Columns

Guest Commentary

Guest commentary by Kent Carlson

 

And the horse you rode in on

 

A drive down an Iowa interstate can be pretty boring. Sure, a county mounty makes an occasional drug bust, or pulls over a van full of illegals. And there’s always the Iowa classic… an overturned 18-wheeler full of squealing pigs. But generally, moseying down I-80 or I-35 is coma-inducing, so an interesting diversion is always welcome. A few weeks ago I decided to break up the drive by stopping by a place called “Cowboy Up Western Emporium” on the north side of the I-80 and Highway 169 intersection. Most people know it as the Adel-DeSoto exit. Thanks to a grove of trees, the place is difficult to spot from the interstate, even though it’s just a stone’s throw away.

The rear of the building houses a drive-thru feed store, a unique idea that has actually caught on with locals. In front is a retail store that sells western-wear, boots, saddles, home décor items and other western-inspired products. The store has some really nice things. The retail store owner, Lanny Quayle, is no greenhorn. In 1995 Quayle started business in Adel and relocated to DeSoto in March of 2007. He was hoping to lasso some of the 25,000 drifters that pass in front of the building each day. To almost anyone, that would seem like a brilliant strategy. But to Quayle’s dismay, the shop attracts only about a half-dozen visitors a day. And like any business, not all of those visitors leave as customers.

How could that be? The place has some great stuff. It’s nice enough. Lanny is knowledgeable. What’s the problem?

As usual, it’s government — local, state and federal.

Marketing is always a big deal with a retail business. In Lanny’s case, he has a huge volume of potential customers flowing past his store who have no idea it exists. Local sign ordinances limit what he can do on the property. Billboards are ungodly expensive for a small business. Lanny investigated and found billboards cost thousands per month. So he checked out those small, blue DOT signs that advertise businesses and attractions along the interstate. For under a thousand dollars a year, the Department of Transportation will provide two signs in each direction. They are a great alternative for small businesses. But thanks to politics and bureaucracy, you’d be hard-pressed to find a small business on one of the signs.

So who is eligible? Gas stations, hotels, restaurants, casinos, racetracks, sporting goods stores with at least 100,000 square feet of retail space, malls with at least 50 stores, and a host of others that fit the arbitrary conditions imposed by Iowa lawmakers and the lobbyists who line their pockets.

If that doesn’t leave a burr under your saddle, the Feds are even worse. Thanks to prodding from Lady Bird Johnson, her husband pushed through the “Highway Beautification Act” in 1965. That law effectively conveyed the right of ownership and control over everything the driver sees from property owners to government. Revisions to the law in 1974 further expanded government control.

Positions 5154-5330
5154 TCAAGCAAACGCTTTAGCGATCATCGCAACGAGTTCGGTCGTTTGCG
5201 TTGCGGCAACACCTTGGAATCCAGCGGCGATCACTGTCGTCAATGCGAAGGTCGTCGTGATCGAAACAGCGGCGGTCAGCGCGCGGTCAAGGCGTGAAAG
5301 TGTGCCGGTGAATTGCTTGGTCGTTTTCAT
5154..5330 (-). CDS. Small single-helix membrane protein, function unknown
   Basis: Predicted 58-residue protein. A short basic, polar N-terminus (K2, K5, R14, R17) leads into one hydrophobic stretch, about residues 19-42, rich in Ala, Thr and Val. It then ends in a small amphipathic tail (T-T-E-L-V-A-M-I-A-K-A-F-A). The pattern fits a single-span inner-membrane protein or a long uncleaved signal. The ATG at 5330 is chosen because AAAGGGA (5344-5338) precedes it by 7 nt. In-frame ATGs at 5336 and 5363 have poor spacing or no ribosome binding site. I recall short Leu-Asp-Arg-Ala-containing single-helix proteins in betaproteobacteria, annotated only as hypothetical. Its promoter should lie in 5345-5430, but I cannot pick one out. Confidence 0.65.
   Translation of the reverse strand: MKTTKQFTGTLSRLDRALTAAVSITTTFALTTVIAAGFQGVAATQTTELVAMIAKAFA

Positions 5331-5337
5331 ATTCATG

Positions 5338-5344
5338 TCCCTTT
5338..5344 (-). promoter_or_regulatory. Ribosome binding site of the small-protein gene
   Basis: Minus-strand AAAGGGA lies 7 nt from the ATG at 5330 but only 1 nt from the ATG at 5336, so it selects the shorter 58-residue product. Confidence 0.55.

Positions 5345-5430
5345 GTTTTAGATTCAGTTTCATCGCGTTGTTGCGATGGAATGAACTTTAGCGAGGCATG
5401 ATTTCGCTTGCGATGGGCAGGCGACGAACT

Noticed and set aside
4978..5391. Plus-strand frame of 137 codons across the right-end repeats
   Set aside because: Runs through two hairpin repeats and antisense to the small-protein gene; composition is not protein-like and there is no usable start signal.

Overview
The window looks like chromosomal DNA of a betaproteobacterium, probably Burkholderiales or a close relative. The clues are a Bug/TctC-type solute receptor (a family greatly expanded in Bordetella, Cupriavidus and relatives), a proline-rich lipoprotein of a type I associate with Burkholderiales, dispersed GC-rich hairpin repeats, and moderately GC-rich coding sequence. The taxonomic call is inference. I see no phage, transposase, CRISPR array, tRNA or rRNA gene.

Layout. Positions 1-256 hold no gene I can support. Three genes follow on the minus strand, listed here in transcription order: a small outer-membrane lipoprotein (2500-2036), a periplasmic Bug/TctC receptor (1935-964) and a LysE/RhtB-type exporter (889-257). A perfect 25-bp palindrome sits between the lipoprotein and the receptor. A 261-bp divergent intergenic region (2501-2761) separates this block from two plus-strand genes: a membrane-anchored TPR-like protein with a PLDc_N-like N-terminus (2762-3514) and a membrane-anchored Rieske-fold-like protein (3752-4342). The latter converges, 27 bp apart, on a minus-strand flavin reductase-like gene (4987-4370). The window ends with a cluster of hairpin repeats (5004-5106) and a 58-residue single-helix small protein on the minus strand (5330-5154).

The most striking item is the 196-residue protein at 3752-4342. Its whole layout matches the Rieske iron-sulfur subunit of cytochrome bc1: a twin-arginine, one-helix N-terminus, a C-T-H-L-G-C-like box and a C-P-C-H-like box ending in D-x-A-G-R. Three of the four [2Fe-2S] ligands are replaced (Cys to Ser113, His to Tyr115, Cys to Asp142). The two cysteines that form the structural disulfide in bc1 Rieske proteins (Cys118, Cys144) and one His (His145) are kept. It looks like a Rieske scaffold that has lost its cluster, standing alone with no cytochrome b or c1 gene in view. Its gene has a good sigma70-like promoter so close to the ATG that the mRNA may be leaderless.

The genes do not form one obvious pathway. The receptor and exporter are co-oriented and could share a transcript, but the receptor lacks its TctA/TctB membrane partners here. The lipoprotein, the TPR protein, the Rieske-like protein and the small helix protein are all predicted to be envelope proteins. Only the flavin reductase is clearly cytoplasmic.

When Lanny parked a horse trailer with a sign advertising “Cowboy Up” in a friend’s field a few miles from his business, the DOT was all over him like flies on, well, you know. Thanks to government regulations, hundreds, if not thousands of small businesses located within a few miles from Iowa’s largest transportation pipelines might as well be on Pluto. Has it occurred to anyone at the statehouse travelers might like to know there is a pharmacy, a grocery store, a medical clinic, or a hardware store two miles from the interstate in Earlham?

While Lanny Quayle is struggling to keep “Cowboy Up” from going under, the Iowa Department of Economic Development has handed out $9,270,362 in tax credits to “Changing Horse Productions.” Iowa taxpayers are subsidizing a television show called “Saddle Up with Dennis Brouse” that “celebrates the relationship between horse and human.” In fact before Iowa Film Office Director Tom Wheeler was told to hit the trail, he sounded downright giddy about handing out taxpayer’s money. He said the exposure the show was receiving “is a testament to the quality and success of the series and the tax incentive program.”

Maybe, but thousands of Iowa business owners have enough horse sense to know economic development money is like manure; it’s not worth a thing unless it’s spread around encouraging things to grow. CV

 

Kent Carlson is a native Iowa artist interested in the preserving Iowa’s architectural heritage and the common sense of its leaders. And he writes a few columns for Cityview, too.

 



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